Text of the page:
New technology a hit for arff
Published: 01 June, 2012
The UK Civil Aviation Authority, along with specialist safety experts and a number of airport operators have taken part in tests to determine the effectiveness of Compressed Air Foam Systems (CAFS) on aviation fires. The trials, carried out at the test facility of the risk-control company, CNPP, in Vernon, France in May 2012, will feed into the current ICAO and EASA work on CAFS.
The tests were based on an 80m2 fire tray with a replica fuselage in the middle of a pool of 1,500 litres of fuel. The results of the tests were captured by CNPP research staff and once collated will be made available to the wider industry.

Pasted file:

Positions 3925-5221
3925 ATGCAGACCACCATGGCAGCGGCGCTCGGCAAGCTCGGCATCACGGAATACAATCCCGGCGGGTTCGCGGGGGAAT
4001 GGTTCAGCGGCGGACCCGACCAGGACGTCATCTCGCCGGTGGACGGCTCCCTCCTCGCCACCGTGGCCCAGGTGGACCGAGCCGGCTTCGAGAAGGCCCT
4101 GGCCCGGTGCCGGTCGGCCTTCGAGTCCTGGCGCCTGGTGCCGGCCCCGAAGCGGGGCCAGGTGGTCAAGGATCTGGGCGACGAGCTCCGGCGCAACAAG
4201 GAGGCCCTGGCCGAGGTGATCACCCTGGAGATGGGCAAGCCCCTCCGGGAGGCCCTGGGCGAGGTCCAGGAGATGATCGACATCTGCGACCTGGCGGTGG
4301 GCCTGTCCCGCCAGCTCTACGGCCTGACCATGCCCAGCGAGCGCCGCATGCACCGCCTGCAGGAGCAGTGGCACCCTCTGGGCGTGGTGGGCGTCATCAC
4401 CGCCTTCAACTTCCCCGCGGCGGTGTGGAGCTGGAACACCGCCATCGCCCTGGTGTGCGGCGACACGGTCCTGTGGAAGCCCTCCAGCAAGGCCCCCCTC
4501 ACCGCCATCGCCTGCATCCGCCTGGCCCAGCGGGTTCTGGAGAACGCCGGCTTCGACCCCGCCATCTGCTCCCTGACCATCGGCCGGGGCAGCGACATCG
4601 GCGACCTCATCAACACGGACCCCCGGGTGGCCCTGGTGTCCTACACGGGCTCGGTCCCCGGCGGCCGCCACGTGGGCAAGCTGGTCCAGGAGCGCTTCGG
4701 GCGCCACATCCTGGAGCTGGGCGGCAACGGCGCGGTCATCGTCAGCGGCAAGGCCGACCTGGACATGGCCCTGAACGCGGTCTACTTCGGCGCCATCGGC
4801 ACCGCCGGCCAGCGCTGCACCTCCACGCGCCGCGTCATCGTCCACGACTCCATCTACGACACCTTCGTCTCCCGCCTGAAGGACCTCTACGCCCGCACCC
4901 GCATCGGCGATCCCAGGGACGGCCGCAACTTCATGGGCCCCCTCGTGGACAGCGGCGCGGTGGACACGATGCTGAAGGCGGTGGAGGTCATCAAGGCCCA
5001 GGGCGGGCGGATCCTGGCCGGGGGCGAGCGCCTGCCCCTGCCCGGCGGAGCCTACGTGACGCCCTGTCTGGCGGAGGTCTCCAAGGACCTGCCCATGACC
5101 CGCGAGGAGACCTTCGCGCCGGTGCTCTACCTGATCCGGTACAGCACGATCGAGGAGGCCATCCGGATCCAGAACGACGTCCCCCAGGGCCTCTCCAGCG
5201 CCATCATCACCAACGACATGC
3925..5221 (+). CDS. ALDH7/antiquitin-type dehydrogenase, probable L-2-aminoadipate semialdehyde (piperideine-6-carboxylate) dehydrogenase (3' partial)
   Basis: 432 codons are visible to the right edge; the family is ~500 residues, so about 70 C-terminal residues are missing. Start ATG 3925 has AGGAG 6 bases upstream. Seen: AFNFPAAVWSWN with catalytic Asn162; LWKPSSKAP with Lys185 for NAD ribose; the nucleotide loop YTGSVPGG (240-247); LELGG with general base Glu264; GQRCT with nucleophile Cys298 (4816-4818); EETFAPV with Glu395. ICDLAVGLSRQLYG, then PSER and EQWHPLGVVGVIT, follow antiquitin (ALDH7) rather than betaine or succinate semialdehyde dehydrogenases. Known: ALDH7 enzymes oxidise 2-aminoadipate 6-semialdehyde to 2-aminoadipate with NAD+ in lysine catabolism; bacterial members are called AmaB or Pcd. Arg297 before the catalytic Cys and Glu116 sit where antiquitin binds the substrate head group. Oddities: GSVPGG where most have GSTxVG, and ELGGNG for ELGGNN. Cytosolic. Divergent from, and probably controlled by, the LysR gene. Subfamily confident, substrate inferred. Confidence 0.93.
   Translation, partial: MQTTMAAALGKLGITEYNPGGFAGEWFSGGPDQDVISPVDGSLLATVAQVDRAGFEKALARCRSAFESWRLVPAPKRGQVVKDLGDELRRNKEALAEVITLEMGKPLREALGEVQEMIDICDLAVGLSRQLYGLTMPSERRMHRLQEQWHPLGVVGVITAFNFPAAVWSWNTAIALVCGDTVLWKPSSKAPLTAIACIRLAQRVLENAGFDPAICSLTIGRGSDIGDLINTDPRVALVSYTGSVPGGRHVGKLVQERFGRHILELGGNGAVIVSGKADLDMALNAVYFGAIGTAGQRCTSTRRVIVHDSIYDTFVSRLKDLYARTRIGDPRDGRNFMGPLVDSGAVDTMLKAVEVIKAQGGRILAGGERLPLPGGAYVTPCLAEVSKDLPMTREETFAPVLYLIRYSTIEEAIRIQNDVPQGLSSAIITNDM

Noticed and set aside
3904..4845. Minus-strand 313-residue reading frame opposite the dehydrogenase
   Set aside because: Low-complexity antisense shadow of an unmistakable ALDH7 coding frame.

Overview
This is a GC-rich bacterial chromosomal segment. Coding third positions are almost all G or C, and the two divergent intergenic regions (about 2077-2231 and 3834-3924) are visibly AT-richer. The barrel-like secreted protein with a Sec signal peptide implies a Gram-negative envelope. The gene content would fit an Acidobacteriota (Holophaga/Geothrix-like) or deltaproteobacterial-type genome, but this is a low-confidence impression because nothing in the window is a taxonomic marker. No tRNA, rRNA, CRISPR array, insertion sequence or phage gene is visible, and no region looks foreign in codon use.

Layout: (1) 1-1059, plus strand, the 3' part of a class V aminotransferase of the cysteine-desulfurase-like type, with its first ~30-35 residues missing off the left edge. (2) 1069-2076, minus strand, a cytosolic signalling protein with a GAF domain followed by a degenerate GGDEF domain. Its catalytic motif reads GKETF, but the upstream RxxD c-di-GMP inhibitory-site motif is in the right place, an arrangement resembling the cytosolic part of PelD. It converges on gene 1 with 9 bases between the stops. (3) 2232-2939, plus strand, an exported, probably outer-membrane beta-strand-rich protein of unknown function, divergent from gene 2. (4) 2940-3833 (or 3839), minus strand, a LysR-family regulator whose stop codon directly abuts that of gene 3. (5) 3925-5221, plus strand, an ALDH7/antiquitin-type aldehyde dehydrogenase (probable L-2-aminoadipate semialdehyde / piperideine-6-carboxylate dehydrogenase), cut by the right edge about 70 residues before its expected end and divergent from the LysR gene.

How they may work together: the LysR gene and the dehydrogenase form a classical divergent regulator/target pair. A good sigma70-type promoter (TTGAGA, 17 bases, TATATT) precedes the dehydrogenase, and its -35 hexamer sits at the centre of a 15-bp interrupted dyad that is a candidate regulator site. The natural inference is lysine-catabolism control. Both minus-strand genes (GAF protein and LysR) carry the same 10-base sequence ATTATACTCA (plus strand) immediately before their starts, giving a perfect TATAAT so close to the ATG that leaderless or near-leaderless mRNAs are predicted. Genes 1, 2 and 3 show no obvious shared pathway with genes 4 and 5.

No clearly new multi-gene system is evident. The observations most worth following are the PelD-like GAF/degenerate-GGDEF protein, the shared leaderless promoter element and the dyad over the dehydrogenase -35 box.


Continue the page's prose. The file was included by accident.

Simon Webb who is leading the project for the CAA, said: “This testing was an excellent example of the regulator, operators and manufacturers working together for the common aim of improving safety in aviation. The results of this research have delivered a key objective of the CAA Safety Plan to encourage the use of new technology in fire fighting and will direct us on the way forward with the CAFS technology.”
The tests also found that the new generation firefighting foams, which do not contain fluorinated products associated with the problem of environmental persistence, performed as well as the currently used film-forming foams. Thus the results identify those types of products and systems which satisfy both fire-fighting and environmental objectives.
Industry partners in the tests included the UK Airport Operators Association, Copenhagen airport and Changi Airport Group, Singapore.